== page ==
Colonel Frank Wolford was a vocal opponent of President Abraham Lincoln’s
policies in Kentucky
during the Civil War. He protested the
enlistment of African American solders and was arrested and discharged from the
Born in Adair County
in September 1817, Wolford built a reputation as a criminal-defense
lawyer. He fought in the Mexican War and
served in the state legislature. During
the Civil War, Wolford organized the 1st Kentucky Union Cavalry, which
frequently fought John Hunt Morgan’s Confederate cavalry.
he supported the Union, in March 1864 Wolford gave a speech in Lexington condemning the Federal enlistment
of African American soldiers. He also
for the “indiscriminate, wide-spread ruin which he is sowing.” He gave a similar speech in Danville, and was arrested and discharged
from the military.
intervened and Wolford was released, he continued giving speeches. Again arrested, he was told that charges
would be dropped if he stopped complaining.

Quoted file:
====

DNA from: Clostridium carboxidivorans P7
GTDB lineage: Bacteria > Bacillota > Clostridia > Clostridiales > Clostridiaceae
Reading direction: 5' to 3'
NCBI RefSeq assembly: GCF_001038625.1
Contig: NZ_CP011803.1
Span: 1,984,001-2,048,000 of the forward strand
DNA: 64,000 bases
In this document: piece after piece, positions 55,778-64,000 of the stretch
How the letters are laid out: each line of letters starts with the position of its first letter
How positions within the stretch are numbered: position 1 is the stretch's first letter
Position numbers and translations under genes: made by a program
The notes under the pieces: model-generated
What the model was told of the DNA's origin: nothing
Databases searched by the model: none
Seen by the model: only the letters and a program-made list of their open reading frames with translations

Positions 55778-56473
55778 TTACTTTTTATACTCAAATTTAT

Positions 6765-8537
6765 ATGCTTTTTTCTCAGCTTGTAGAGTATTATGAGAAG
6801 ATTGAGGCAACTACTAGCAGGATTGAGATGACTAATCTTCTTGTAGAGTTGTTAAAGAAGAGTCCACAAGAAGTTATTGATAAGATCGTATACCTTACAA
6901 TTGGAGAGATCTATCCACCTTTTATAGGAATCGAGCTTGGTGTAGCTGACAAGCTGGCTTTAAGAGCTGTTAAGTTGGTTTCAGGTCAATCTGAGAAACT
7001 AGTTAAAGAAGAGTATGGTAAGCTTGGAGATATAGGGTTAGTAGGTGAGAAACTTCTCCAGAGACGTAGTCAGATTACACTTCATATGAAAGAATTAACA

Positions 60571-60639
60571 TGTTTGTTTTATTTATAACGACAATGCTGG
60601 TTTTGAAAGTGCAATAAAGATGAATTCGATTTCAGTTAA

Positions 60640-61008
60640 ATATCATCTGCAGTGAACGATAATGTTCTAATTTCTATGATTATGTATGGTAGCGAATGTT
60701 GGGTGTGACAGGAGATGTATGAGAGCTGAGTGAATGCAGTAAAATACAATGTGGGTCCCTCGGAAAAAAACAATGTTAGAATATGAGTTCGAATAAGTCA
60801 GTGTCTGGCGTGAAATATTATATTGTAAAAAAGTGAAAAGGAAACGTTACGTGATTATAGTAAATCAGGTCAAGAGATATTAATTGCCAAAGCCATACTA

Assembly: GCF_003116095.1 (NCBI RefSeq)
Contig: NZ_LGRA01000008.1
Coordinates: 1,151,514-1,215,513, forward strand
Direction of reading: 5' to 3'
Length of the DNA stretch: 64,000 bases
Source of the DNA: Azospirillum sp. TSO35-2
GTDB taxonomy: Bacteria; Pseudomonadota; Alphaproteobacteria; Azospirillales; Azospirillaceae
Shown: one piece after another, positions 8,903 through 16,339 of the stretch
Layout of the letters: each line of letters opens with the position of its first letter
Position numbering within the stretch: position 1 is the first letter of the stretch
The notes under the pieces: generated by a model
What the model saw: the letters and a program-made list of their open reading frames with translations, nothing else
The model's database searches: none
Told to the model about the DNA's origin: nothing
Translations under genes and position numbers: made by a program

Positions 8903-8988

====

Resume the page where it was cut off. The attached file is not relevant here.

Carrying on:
Wolford wrote Lincoln, “Excuse the bluntness of a soldier, [but you
have] by an exercise of arbitrary power caused me to be arrested and held in
confinement contrary to law, not for the good of our common country, but to
increase the chances of your re-election.”
eventually intervened, and Wolford was again released.
Kentuckians opposed the enlistment of African American troops, so Wolford held
important positions after the war, including adjutant general of Kentucky, legislator, and U. S. congressman. He died in 1895 and was buried in Columbia.
sword belonging to Colonel Frank L. Wolford
Kentucky Historical Society Collections